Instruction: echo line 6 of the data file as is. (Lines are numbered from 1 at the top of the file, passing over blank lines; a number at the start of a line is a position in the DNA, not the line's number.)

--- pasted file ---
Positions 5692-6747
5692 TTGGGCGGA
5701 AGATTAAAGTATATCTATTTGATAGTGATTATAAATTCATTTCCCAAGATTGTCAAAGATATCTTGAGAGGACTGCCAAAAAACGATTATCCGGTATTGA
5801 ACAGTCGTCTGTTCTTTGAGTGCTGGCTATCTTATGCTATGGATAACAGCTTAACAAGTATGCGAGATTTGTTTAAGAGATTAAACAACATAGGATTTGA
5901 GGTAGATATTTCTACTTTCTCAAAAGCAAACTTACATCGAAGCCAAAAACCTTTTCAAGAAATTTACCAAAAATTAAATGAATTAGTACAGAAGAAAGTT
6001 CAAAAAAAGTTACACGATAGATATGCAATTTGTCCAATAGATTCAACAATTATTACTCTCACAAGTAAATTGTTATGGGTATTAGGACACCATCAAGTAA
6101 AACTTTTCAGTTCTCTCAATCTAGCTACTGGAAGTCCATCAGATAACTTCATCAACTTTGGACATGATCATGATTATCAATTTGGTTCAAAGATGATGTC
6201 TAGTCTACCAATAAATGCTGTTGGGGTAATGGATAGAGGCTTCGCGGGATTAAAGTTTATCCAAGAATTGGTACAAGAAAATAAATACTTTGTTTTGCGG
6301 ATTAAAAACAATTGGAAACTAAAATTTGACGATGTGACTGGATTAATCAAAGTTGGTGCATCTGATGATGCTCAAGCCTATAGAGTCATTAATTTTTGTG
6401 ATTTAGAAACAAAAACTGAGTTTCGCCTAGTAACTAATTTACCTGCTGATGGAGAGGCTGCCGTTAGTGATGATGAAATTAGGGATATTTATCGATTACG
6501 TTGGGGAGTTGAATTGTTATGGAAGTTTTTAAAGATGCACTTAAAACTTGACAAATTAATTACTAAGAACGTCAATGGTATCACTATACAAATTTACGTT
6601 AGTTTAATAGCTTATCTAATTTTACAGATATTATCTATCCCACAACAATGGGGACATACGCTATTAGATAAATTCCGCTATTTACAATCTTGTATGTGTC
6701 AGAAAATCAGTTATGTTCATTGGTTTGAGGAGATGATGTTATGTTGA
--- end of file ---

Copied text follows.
6001 CAAAAAAAGTTACACGATAGATATGCAATTTGTCCAATAGATTCAACAATTATTACTCTCACAAGTAAATTGTTATGGGTATTAGGACACCATCAAGTAA